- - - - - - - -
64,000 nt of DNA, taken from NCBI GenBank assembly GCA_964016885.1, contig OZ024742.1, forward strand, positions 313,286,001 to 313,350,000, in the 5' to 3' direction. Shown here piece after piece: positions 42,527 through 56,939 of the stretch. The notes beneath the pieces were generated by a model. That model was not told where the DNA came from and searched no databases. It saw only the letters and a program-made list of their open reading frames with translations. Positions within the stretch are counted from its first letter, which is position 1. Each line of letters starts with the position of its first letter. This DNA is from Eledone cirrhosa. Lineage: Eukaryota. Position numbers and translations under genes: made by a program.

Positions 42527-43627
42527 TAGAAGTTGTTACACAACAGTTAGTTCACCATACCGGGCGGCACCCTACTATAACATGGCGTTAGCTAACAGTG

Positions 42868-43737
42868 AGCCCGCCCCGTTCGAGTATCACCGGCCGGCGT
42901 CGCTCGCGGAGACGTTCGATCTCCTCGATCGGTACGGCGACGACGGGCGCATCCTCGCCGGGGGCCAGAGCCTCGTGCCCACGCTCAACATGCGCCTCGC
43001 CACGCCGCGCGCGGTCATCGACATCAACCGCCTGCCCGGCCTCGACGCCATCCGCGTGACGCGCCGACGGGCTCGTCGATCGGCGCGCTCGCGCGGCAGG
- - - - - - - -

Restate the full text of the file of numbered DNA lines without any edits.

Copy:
64,000 nt of DNA, taken from NCBI GenBank assembly GCA_964016885.1, contig OZ024742.1, forward strand, positions 313,286,001 to 313,350,000, in the 5' to 3' direction. Shown here piece after piece: positions 42,527 through 56,939 of the stretch. The notes beneath the pieces were generated by a model. That model was not told where the DNA came from and searched no databases. It saw only the letters and a program-made list of their open reading frames with translations. Positions within the stretch are counted from its first letter, which is position 1. Each line of letters starts with the position of its first letter. This DNA is from Eledone cirrhosa. Lineage: Eukaryota. Position numbers and translations under genes: made by a program.

Positions 42527-43627
42527 TAGAAGTTGTTACACAACAGTTAGTTCACCATACCGGGCGGCACCCTACTATAACATGGCGTTAGCTAACAGTG

Positions 42868-43737
42868 AGCCCGCCCCGTTCGAGTATCACCGGCCGGCGT
42901 CGCTCGCGGAGACGTTCGATCTCCTCGATCGGTACGGCGACGACGGGCGCATCCTCGCCGGGGGCCAGAGCCTCGTGCCCACGCTCAACATGCGCCTCGC
43001 CACGCCGCGCGCGGTCATCGACATCAACCGCCTGCCCGGCCTCGACGCCATCCGCGTGACGCGCCGACGGGCTCGTCGATCGGCGCGCTCGCGCGGCAGG